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Aerospace giant Boeing (BA – Free Boeing Stock Report) recently released its March-period financial results. For the quarter, share earnings were $0.78, in line with our $0.80 estimate, and more than 11% better than the year-earlier tally. Overall, in our view, it was a solid showing. The issue strengthened in the hours after the earnings release, hitting a 52-week high in the process.

However, there were some headwinds in the quarter. Boeing's commercial aerospace division experienced a 5% decline in revenues, due to lower aircraft deliveries. In addition, margins were hampered because of elevated testing and R&D costs, which mostly stemmed from its new aircraft, the 787 Dreamliner. Although development and production problems have plagued the plane for some time, first deliveries are scheduled for this summer, and total firm orders are currently 835 units from 56 customers. This hefty backlog should support full production for many years.

The company's defense segment performed a little better during the quarter. Revenues advanced modestly and margins widened a bit, year over year, helped by increased deliveries and lower R&D expenses. Also, during the March interim, Boeing inked a large government contract. After a lengthy design and bidding competition with the North American arm of the European Aeronautic Defense & Space Company (EADS), the United States Air Force selected Boeing to build the next generation of aerial refueling tankers. The $35 billion contract calls for Boeing to manufacture 179 tankers, with first deliveries expected by 2017. In our view, additional tanker orders will be placed in the years ahead, since the Air Force will want to eventually replace all 400 of its aging KC-135s, which, on average, have been in service for 50 years. This contract also helped Boeing's total backlog reach $329 billion, up from $321 billion at the close of 2010.

Looking ahead, Boeing's prospects for the remainder of 2011 appear decent. Deliveries of the 787, along with solid defense sales, should help the top line advance at a healthy clip this year, though share net will likely decline due to elevated testing and R&D costs. We continue to expect earnings of $4.15 a share, which is slightly ahead of management's guidance, but 7% below 2010's results.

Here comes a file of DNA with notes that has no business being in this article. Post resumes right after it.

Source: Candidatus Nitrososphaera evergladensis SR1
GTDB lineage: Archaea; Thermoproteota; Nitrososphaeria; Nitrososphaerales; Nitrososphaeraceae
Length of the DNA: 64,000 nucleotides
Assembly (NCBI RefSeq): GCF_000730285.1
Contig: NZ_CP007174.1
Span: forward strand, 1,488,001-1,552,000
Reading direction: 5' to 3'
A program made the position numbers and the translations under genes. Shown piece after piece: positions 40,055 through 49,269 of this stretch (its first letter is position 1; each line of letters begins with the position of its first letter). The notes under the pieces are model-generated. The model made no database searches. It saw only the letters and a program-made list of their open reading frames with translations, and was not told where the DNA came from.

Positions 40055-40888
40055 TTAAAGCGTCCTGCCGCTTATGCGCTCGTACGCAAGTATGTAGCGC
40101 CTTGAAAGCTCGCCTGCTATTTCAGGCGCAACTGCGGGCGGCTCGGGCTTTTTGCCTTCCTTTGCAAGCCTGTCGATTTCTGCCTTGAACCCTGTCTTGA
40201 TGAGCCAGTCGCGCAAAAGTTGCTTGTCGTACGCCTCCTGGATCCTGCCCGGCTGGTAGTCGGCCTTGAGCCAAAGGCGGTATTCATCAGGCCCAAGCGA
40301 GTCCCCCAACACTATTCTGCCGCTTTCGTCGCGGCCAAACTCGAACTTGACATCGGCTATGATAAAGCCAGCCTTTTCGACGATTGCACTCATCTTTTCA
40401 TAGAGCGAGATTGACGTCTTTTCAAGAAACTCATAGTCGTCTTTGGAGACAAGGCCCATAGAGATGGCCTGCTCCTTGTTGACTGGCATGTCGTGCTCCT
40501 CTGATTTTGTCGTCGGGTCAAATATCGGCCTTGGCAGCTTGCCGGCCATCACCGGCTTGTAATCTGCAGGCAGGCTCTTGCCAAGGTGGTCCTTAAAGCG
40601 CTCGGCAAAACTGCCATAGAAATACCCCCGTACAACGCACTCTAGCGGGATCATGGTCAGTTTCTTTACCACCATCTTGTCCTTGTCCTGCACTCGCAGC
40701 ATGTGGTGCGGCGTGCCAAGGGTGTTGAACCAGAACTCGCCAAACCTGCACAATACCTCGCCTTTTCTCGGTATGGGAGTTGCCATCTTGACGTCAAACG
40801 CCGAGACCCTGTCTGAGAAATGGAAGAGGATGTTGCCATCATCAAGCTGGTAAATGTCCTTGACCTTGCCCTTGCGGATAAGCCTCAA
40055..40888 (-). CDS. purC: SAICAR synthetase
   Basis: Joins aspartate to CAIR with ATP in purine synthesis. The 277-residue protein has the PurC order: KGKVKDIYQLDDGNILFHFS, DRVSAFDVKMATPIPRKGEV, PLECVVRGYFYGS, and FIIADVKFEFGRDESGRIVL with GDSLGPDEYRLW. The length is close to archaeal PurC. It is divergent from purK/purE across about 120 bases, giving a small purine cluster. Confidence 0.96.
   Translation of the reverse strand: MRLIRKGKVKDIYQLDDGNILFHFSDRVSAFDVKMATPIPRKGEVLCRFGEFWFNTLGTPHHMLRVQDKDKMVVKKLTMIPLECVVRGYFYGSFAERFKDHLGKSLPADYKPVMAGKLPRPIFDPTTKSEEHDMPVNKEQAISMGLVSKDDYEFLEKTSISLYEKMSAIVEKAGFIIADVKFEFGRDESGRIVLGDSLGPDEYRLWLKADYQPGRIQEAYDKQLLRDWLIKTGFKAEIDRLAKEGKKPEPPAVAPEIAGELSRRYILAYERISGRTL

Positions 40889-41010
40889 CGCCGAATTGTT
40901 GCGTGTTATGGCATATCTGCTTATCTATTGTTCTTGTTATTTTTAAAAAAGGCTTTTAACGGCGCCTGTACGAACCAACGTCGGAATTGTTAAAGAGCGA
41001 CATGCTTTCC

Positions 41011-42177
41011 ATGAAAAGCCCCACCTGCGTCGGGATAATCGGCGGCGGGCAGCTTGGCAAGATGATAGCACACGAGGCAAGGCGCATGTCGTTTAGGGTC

That said, we anticipate a healthy share-net advance in 2012, helped by increased demand for Boeing's commercial aircraft. We believe that the U.S. economy will continue to improve, and that passenger air travel will increase. Eventually, a number of airlines ought to possess the financial flexibility to replace their aging fleets with new aircraft. In anticipation, Boeing is stepping up production of its popular 737 and 777 models. All told, we estimate that the bottom line will reach $5.30 a share next year, which would be 28% better than our 2011 forecast.

Meantime, Boeing stock has performed well of late, advancing more than 15%, year to date, and outpacing the broader market. In our view, this Dow component offers good risk-adjusted total return potential to 2014-2016. However, some challenges will probably linger for the near term, including concerns over the federal budget and the likelihood of reduced spending on military programs.


About The Company: The Boeing Company is a leading manufacturer of commercial jet aircraft. It also produces fighters (F-15, F/A-18), C-17 cargo carrier, V-22 helicopter, E-3 AWACS, E-4 command post, E-6 submarine communicator, ground transportation systems, develops the space station, and does work on the F-22 (ATF). At 12/31/2010, foreign sales were 41%; R&D, 6.5%. The company has roughly 160,500 employees.

At the time of this article’s writing, the author did not have positions in any of the companies mentioned.